S: With this feature under your belt, what’s next for you and your team?
JR: As you can probably relate, after seeing our first feature get widespread distribution, it’s hard to not catch the full-blown filmmaking bug. We’ve got a whole slate of ideas at various stages of development, but like you said, it all depends on which one gets funded first. No plans for any more horror flicks, unless we decide to do Daylight 2, which would be more of a high-octane action romp where they go back to Hell to kick some demon ass. So if you know anybody who wants to throw a couple million at that, we’ll start tomorrow.
About the filmmakers:
JOSH RIEDFORD is a producer and freelance musician, as well as co-owner of a startup film production company with longtime collaborator David McCracken. Josh first began working on films as a student at the University of Evansville, and has since worked in many facets of the filming process.
His first feature was the horror/thriller “Daylight,” which premiered at London’s Frightfest in 2013 and has since achieved digital distribution on Amazon and iTunes, among others platforms. Josh produced this low-budget independent picture in his hometown in Indiana, in addition to working as composer, actor, and dialogue editor.
DAVID MCCRACKEN is a Director, Writer, Producer, and Actor with a varied career in filmmaking and writing. He recently earned his MFA in Production at the USC School of Cinematic Arts and has an MA in Creative Writing from Ball State University. He has been awarded numerous honors, most notably the prestigious James Bridges Memorial Scholarship for Directing and the Sloan Science Foundation Production Award.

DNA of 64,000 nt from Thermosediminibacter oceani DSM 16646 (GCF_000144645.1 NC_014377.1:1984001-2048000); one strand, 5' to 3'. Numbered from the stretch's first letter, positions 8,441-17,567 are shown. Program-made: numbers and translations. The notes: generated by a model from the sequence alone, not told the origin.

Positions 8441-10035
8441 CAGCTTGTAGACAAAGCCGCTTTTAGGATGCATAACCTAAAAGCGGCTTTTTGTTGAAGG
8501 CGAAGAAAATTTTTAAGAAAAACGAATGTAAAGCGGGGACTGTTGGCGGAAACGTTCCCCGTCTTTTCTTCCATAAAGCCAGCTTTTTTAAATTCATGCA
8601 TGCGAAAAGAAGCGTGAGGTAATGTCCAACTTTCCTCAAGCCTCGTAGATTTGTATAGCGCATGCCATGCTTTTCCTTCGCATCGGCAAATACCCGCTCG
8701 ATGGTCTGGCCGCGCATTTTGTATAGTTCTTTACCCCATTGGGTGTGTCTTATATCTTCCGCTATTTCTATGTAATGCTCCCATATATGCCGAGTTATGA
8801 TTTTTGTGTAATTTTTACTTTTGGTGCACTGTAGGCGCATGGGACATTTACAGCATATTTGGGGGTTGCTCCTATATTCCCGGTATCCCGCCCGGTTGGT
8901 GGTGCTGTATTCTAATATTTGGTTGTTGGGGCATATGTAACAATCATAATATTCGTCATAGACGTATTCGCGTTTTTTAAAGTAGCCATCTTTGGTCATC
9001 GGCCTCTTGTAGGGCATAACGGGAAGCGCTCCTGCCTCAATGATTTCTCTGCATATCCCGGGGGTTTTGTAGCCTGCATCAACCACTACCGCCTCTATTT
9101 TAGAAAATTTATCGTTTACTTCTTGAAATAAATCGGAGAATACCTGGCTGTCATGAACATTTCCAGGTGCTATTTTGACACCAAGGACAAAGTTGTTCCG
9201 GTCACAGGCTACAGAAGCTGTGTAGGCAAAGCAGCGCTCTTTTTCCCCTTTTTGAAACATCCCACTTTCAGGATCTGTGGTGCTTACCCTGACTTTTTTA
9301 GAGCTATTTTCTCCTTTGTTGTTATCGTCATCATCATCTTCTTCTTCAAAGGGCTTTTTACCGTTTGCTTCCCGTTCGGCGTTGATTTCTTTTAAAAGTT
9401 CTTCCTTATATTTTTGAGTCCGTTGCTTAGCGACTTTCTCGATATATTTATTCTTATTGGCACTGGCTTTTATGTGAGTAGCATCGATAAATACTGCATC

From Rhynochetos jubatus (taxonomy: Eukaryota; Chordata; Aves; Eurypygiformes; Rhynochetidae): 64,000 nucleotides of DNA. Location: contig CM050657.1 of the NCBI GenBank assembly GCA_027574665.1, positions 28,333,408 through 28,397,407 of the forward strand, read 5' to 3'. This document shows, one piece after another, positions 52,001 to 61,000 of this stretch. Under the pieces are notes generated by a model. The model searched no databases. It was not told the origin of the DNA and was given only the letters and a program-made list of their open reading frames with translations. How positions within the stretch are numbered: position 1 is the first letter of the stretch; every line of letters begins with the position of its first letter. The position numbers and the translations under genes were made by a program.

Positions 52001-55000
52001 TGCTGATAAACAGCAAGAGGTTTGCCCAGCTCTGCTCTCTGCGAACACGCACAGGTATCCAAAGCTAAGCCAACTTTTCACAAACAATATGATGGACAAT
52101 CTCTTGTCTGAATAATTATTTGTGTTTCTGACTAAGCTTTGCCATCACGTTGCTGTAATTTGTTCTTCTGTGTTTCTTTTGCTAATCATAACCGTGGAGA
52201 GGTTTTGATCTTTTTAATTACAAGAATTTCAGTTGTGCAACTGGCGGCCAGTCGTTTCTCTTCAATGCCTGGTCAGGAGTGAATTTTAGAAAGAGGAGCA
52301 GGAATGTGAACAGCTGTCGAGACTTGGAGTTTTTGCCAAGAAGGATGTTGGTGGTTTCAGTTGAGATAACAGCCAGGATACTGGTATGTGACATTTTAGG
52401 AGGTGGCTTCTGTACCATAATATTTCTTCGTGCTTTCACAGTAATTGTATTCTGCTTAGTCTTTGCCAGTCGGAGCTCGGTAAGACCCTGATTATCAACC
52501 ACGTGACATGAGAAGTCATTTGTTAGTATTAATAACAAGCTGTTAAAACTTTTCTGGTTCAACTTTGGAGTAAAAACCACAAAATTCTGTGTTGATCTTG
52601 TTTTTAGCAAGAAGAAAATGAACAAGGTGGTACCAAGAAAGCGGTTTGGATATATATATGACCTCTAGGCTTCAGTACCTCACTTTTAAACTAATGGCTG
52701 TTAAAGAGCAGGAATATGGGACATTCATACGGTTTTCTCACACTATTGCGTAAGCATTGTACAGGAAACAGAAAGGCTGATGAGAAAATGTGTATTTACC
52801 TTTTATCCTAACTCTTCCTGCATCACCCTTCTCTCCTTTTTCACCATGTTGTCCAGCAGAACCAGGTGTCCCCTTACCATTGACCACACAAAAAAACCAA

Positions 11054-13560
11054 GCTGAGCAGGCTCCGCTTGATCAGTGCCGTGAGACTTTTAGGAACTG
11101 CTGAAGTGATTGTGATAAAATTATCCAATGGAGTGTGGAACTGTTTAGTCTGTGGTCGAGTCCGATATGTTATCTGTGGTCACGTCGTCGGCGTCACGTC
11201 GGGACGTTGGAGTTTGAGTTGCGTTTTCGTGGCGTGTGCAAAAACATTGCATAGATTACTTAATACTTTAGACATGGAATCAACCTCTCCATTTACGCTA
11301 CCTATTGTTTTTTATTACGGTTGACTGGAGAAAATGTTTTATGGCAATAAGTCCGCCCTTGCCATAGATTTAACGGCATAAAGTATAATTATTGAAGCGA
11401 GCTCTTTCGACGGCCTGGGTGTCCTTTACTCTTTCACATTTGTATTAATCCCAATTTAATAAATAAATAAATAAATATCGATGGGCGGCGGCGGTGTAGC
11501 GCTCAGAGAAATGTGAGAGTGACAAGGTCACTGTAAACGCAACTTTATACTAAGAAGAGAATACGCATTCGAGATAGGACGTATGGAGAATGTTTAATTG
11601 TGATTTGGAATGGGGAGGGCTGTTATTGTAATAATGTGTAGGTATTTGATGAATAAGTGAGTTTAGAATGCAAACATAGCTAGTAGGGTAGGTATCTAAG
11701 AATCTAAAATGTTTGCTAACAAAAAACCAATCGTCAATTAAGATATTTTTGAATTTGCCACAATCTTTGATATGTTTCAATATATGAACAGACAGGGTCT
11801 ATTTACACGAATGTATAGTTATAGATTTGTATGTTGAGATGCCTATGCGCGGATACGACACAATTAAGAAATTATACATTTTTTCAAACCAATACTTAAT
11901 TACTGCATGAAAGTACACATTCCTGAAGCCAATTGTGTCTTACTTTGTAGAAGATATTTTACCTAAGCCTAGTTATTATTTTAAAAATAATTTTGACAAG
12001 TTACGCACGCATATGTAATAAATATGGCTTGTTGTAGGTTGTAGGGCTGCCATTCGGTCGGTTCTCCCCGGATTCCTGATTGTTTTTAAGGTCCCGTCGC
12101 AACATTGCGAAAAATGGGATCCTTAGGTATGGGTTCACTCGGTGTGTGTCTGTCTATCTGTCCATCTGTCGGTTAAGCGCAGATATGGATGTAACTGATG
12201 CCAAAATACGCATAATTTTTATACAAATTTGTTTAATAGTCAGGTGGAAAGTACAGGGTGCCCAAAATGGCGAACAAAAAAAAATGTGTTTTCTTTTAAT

“OstrichLand,” McCracken’s USC thesis film, has been to over twenty festivals worldwide, winning numerous awards, including the Palm Springs Jury Prize for Best Emerging Filmmaker and Best Student Film at Carmel International. McCracken’s most recent feature, the horror/thriller “Daylight,” is now on VOD through Amazon and iTunes.
To learn more about McCracken and his work, visit www.david-mccracken.com.
JC Schroder is a Director and Producer of award-winning independent film, live events, and commercial media productions. As the owner of Los Angeles based production shingle Star Com Productions, over the past decade Schroder has produced more than 100 original film, television, and new media productions reaching more than 120 million viewers worldwide. Forever’s End marks Schroder’s feature directorial debut. For a more comprehensive bio, visit www.jcschroder.com.